Dark Matter Makes Up a Quarter of the Universe, But What Is It?

Until the 1960s, scientists thought ordinary matter and radiation made up everything in the universe. Then a young physicist named Vera Rubin made a discovery that shook things up. Rubin uncovered an unexpected relationship between the speed that galaxies rotate and the mass they contain. She observed the rotational speed of many galaxies suggested there was actually more mass present than we could see.

This discovery has been intensely debated, but one conclusion is that there must be another type of matter—one that is invisible to the human eye. Scientists call this type of matter dark matter, and they think it makes up about 27% of the universe.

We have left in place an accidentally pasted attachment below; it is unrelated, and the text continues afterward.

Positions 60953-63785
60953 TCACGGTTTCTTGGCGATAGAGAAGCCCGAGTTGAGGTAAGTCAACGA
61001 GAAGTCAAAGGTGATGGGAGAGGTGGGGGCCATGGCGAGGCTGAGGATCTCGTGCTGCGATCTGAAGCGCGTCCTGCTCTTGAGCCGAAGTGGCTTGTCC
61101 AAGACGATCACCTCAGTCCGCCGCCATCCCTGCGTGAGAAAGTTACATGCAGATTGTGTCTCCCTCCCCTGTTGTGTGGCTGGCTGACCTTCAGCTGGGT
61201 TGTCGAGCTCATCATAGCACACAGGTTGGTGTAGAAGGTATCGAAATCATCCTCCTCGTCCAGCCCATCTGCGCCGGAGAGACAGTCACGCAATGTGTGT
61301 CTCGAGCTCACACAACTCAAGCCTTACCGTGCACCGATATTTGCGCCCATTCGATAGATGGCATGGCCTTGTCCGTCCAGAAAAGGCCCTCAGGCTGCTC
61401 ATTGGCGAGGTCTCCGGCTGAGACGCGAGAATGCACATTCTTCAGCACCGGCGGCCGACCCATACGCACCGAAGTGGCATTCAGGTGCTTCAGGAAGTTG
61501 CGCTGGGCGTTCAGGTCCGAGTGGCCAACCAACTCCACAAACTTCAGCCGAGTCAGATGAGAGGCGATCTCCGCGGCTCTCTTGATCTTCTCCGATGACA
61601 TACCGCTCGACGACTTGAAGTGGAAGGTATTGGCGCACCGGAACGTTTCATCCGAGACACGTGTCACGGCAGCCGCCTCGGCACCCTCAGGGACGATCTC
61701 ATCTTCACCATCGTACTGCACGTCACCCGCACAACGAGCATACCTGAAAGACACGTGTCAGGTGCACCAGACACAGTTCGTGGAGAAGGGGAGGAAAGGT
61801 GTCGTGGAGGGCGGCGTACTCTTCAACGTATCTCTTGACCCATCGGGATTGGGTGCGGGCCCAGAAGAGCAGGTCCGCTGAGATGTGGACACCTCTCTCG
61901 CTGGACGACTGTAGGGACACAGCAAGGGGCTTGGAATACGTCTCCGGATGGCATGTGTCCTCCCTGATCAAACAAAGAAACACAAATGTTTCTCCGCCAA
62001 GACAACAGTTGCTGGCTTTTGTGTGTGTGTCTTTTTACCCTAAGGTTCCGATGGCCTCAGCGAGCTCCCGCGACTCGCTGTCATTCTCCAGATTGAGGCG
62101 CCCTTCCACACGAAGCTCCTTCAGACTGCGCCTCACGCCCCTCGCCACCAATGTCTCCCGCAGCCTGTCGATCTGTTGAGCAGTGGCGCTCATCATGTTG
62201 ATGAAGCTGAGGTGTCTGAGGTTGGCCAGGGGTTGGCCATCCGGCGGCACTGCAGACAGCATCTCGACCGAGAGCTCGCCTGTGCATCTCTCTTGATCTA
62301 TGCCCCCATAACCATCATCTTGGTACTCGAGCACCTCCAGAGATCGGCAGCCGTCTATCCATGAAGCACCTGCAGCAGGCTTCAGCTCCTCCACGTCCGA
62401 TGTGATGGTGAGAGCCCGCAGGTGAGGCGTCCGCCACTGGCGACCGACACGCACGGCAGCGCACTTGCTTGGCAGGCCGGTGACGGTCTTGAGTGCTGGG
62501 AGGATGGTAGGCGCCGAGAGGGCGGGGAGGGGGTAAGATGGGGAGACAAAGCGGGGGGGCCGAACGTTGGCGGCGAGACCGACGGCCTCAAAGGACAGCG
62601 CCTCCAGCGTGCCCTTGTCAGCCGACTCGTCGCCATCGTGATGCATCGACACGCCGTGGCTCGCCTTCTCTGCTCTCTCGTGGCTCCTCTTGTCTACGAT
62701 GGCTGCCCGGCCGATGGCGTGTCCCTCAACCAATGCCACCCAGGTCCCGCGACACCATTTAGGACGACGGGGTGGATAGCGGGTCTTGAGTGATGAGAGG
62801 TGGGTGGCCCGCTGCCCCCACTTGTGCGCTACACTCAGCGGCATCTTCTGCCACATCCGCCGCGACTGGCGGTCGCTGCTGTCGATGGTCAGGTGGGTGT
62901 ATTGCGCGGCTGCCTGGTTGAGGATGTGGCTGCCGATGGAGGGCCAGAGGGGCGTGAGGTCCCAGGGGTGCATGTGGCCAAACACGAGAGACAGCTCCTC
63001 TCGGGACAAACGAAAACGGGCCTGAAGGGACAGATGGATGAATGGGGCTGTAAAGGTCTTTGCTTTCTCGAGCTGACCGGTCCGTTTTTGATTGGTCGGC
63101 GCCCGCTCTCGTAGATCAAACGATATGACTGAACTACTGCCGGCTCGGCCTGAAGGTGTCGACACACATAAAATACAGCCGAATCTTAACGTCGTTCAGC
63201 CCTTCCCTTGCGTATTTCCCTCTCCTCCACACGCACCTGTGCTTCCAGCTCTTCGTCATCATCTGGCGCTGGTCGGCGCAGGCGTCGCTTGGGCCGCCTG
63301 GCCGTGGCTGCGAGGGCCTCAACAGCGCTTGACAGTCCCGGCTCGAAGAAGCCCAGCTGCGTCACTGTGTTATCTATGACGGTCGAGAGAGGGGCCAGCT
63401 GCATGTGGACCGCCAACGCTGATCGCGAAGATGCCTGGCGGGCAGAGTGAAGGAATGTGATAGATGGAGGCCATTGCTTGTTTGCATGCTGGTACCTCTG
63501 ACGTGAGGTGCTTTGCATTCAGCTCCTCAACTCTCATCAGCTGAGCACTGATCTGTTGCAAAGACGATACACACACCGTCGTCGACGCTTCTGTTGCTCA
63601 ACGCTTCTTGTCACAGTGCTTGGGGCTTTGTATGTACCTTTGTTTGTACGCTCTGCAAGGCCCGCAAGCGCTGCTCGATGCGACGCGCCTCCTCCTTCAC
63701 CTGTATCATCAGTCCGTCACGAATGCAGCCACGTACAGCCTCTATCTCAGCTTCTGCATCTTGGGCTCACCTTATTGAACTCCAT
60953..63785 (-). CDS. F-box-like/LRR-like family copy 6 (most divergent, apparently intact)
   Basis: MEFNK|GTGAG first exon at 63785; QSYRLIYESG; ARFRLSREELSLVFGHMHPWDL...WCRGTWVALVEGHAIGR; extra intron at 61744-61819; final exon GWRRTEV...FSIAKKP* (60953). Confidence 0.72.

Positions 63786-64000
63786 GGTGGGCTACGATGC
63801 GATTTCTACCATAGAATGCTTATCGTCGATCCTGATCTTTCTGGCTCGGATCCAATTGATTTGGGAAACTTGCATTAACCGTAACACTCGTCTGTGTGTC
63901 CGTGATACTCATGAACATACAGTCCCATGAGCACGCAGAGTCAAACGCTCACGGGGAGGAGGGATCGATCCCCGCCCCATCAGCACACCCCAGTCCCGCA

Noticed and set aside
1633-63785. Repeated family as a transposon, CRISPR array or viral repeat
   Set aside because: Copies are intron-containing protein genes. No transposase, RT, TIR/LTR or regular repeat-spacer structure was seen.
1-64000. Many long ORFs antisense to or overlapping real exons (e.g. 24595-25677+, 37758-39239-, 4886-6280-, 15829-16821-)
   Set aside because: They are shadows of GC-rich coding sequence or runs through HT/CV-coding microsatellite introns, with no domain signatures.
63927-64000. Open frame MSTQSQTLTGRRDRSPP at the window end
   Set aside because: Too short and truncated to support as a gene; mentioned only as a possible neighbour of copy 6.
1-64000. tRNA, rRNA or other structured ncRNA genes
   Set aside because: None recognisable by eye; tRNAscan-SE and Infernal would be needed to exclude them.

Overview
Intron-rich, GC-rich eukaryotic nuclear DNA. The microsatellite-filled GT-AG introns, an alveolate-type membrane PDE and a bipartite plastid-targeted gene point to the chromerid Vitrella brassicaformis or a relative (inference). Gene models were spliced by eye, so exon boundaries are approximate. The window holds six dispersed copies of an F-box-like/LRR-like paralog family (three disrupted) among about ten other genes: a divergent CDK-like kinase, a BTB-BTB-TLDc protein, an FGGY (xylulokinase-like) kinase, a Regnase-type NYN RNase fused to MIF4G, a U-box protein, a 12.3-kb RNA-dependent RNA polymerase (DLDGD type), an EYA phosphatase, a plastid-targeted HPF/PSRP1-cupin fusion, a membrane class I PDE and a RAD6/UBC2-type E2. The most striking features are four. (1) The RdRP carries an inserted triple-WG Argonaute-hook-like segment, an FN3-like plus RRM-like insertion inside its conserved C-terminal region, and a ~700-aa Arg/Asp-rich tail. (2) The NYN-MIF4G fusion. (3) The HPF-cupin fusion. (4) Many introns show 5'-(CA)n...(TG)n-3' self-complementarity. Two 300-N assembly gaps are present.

Watch this episode of Tech-x-planations to learn more.

Image Credit: NASA

Singularity Hub Staff
Singularity Hub Staff
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